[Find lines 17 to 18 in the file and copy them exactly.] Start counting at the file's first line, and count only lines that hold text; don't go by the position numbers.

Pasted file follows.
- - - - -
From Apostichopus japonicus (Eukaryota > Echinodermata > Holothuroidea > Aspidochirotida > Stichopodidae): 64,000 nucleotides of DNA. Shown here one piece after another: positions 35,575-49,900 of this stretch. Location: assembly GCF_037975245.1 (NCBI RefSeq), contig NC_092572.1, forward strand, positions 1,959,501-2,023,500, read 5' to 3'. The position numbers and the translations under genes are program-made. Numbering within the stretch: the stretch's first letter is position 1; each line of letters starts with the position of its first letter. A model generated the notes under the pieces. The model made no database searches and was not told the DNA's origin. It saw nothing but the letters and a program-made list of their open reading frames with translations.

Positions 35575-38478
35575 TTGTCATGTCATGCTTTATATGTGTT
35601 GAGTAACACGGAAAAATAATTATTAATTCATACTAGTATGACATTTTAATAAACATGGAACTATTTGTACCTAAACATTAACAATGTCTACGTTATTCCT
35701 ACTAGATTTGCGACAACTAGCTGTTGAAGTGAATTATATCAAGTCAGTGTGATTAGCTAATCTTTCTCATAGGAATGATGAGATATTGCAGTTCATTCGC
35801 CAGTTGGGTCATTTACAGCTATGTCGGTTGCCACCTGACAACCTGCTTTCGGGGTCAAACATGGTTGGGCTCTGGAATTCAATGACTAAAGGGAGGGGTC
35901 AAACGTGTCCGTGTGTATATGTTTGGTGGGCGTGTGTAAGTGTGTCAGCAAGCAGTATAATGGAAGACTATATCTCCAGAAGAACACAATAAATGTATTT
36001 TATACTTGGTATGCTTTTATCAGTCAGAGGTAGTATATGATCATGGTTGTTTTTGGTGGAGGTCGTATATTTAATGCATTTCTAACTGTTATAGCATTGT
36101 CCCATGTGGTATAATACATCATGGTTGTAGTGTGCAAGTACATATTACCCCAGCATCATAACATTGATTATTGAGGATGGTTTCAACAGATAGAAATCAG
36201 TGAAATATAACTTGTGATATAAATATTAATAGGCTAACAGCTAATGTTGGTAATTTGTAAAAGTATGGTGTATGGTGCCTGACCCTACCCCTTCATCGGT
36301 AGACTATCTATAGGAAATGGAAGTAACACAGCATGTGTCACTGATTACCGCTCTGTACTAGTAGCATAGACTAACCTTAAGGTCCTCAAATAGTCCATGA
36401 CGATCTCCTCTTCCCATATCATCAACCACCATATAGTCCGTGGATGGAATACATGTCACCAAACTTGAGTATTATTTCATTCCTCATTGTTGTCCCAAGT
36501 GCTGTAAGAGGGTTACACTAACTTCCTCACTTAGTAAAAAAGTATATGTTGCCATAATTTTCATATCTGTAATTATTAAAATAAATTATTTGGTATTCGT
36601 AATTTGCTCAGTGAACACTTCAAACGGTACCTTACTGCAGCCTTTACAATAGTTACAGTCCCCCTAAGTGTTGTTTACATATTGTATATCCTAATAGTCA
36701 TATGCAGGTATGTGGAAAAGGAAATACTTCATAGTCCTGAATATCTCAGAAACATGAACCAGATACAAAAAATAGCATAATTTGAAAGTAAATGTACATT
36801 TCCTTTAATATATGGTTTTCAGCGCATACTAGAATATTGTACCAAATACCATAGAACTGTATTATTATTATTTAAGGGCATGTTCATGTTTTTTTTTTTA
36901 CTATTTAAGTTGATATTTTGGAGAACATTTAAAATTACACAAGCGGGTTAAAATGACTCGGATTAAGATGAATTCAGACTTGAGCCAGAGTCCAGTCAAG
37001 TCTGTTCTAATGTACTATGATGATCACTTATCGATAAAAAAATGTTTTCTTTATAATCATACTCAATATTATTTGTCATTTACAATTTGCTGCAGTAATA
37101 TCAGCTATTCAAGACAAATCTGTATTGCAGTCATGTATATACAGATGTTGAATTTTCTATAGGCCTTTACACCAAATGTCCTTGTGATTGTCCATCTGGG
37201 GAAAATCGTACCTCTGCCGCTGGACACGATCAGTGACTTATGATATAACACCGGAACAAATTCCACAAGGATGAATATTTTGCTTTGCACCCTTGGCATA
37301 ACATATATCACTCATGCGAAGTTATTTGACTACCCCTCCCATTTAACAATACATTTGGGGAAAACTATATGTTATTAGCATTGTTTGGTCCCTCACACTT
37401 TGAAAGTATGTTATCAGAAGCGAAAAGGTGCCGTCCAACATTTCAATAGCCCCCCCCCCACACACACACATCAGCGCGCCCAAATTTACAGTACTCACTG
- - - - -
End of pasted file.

36901 CTATTTAAGTTGATATTTTGGAGAACATTTAAAATTACACAAGCGGGTTAAAATGACTCGGATTAAGATGAATTCAGACTTGAGCCAGAGTCCAGTCAAG
37001 TCTGTTCTAATGTACTATGATGATCACTTATCGATAAAAAAATGTTTTCTTTATAATCATACTCAATATTATTTGTCATTTACAATTTGCTGCAGTAATA